There’s plenty of life in Dona Onete‘s singing, as if the 77-year-old just discovered the joys of love and romance and can’t help but to sing. Her whole life story (read below) is quite remarkable and enhances the Amazonian rhythms.
“Dona Onete – ‘the grande dame of Amazonian song’ – returns with further tales from the river Amazon on her sophomore album Banzeiro.
Whether she’s championing gay rights, singing about the delights of indecent proposals or praising a former lover for his ‘crazy ways of making love’, Banzeiro is defined by Onete’s honest reflections on life, love and sex, as well as her delight in the everyday pleasures of life in the Amazon, whether that’s spicy seasoning, salty kisses or fishy-smelling water.
Formerly a history teacher, folklore researcher, union representative, culture secretary and children’s author – “I never thought I would be a singer” she claims – Onete recorded her debut album Feitiço Caboclo at 73. A cult figure in Brazil and an ambassador for Amazonian culture, the music she sings is a unique mix of rhythms from native Brazilians, African slaves and the Caribbean – epitomised in the joyous carimbós that are her trademark.”
It’s a shame that we haven’t had any new music from Biorn Borg since 2012 – this Ecuadorian band writes some killer riffs and has fantastic energy. Positive, weird alternative guitar rock, please come back!
“Biorn Borg takes its name from the six-time French Open champion tennis player. The band was born with the idea of rocking forward with a straight face. Their lyrics are direct, provocative and full of urban poetry. Their live act emphasizes a powerful and polished sound with an electrifying feel.”
The latest release from Argentina’s Pakapi Records is La Danza del Agua, a massive collection highlight the very best, and very weird, of American music.
From the label:
“”La Danza del Agua” is an eclectic musical journey led by 38 artists throughout America. Exploring new territories for a label specialized in South American music, this compilation seeks new and exciting sounds in the vast continent from digital cumbias, sound experimentation, freak folk, noise, danceable beats and much more, mixed together to give life to this multiple edition that will be out in mid-July as its first online volume (of two that compose it) and a co-edited cassette version between Was it Das? and Pakapi Records.”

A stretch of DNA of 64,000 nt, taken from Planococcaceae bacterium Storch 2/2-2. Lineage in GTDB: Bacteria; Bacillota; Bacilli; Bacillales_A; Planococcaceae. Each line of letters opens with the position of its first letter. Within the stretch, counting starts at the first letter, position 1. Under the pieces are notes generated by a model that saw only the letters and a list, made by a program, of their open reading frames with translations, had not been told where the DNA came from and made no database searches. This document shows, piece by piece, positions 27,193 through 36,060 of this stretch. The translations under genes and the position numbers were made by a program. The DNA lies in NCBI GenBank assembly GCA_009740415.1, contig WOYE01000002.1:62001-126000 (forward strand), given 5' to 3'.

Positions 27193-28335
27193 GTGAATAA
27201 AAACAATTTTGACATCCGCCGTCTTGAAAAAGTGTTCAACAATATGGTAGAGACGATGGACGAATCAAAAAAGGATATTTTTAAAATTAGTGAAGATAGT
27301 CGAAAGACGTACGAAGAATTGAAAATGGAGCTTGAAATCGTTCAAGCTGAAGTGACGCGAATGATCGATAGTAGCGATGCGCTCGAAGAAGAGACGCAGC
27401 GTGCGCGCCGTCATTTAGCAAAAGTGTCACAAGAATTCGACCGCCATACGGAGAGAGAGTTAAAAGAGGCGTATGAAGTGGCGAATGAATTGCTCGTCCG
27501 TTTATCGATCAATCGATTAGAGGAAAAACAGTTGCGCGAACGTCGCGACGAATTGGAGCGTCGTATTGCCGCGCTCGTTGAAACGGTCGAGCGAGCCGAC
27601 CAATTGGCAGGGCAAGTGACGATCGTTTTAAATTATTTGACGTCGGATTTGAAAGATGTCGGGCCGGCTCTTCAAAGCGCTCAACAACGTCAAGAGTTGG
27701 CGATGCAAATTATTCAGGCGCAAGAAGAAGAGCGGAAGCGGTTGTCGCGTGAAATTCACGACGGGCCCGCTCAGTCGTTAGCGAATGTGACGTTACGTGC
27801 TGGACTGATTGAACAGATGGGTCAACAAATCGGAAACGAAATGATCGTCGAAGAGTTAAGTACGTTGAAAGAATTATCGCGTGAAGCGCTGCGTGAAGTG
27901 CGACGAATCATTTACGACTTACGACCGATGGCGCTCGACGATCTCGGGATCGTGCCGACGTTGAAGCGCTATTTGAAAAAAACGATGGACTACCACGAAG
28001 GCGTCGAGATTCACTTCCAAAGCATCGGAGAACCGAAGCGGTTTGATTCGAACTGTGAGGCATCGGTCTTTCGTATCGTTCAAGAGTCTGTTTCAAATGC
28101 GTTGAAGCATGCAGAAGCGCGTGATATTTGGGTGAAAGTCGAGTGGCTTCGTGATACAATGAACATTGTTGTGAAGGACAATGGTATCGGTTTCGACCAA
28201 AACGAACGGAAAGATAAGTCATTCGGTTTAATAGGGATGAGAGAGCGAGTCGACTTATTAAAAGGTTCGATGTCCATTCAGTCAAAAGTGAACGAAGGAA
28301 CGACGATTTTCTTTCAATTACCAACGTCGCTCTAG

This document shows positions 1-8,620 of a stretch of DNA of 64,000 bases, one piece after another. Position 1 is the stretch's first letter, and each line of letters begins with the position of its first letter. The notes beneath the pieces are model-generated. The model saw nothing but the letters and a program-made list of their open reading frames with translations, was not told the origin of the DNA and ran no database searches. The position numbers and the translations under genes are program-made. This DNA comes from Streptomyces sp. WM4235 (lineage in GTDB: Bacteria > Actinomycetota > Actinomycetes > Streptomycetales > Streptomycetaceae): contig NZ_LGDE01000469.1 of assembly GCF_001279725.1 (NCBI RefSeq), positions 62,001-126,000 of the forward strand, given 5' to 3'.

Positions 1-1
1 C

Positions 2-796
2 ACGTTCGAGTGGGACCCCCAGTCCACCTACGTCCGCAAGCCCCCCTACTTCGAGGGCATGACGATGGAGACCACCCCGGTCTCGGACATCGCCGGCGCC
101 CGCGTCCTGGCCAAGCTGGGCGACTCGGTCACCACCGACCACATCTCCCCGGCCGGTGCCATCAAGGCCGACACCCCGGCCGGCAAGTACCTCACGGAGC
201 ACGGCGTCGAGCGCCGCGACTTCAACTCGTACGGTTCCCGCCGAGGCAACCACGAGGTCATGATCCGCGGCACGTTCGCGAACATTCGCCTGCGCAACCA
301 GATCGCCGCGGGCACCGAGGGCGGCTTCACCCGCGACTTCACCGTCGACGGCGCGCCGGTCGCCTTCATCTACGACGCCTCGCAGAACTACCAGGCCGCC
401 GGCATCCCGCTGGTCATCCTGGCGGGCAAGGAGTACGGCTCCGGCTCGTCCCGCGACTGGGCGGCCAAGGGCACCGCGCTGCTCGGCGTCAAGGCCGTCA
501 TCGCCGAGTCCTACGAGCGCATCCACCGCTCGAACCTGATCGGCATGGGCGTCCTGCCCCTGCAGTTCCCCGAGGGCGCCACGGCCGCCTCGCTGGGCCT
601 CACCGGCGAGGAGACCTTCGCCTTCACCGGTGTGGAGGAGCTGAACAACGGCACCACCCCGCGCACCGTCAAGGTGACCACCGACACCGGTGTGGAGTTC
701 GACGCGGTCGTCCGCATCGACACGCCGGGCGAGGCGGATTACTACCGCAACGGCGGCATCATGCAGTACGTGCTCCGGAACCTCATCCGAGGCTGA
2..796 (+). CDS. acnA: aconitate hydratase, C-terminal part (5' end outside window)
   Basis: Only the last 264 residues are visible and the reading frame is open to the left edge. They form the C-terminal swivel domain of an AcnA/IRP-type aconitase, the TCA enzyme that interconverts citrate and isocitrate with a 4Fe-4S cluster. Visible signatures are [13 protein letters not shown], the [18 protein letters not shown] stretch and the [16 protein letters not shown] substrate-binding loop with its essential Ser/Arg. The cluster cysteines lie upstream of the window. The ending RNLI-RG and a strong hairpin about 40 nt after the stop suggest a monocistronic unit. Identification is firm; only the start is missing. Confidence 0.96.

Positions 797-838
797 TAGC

While we wait, check out the label’s latest release below.
Already a big name in Chile, Gepe‘s mellow folk-pop should be in your collection as well. Check out this great profile of the Chilean artist via Remezcla, and check out his latest music video below.
“Chilean indie titan Daniel Riveros — better known as Gepe — has taken a glittering baseball bat made of sparkly electronics and smashed down every wall that stands between traditional South American folk music and contemporary pop. He’s tinkered with reggaeton, re-energized huayno, and reconstructed cumbia. His style functions like a magical lava lamp, perpetually leaving fans in a state of marvel over his amorphous, incandescent creations…The master of reinvention has flaked off layer after layer to deliver a 10-song album that is minimal and largely acoustic. The songs are so scaled back, they would be forgettable if they weren’t so catchy, and they bring out Gepe’s unvarnished ear for melody and simplicity — a side he showed audiences briefly on his solo debutGepinto in 2005.”
Low Dream, one of the best Brazilian shoegaze bands you’ve probably never heard of, is finally on streaming services. My personal favorite is their second record, ‘Reaching for Balloons,’ which best captures the band’s love of Jaguar guitars, lust, and the Velvet Underground.
From Midsummer Madness:
“The two albums, the first demo and a compilation of extras [are] re-released for streaming platforms. Available in digital format here in mmrecords since 2001, ‘Dreamland’ (the demo), ‘Between My Dreams & the Real Things’ (1st album), ‘Reaching for Balloons’ (2nd album) and the compilation ‘Soundscapes’”
Colombia’s System Solar is a musical-visual collective that makes music as vibrant and fun as those sweet Tron outfits, and “Rumbera” is the Latin American groove I needed to get myself ready for the Olympics.
The collective takes Afro-Caribbean vibes and blends it with hip-hop, house, and techno to create a sound that’s best heard on stage – the group’s self-described sound is called “Berbenautika,” which is a fusion of Pikos (sound systems) and Verbena (festival). It makes sense then that the band has made its name in America during its appearances at SXSW- if you go next year, make sure to check them out.
The group’s new album should be released sometime this year.
Lila, the stage name of Eliza Lacerda, perfectly captures that feeling of being on a Brazilian beach as the sun is setting and all the lights of the clubs and restaurants start to turn on. I’ve never been to Brazil, but it works for any beach. If I go to Rio one day, I’ll dive into Lila’s ambient yet soulful atmosphere and never want to leave.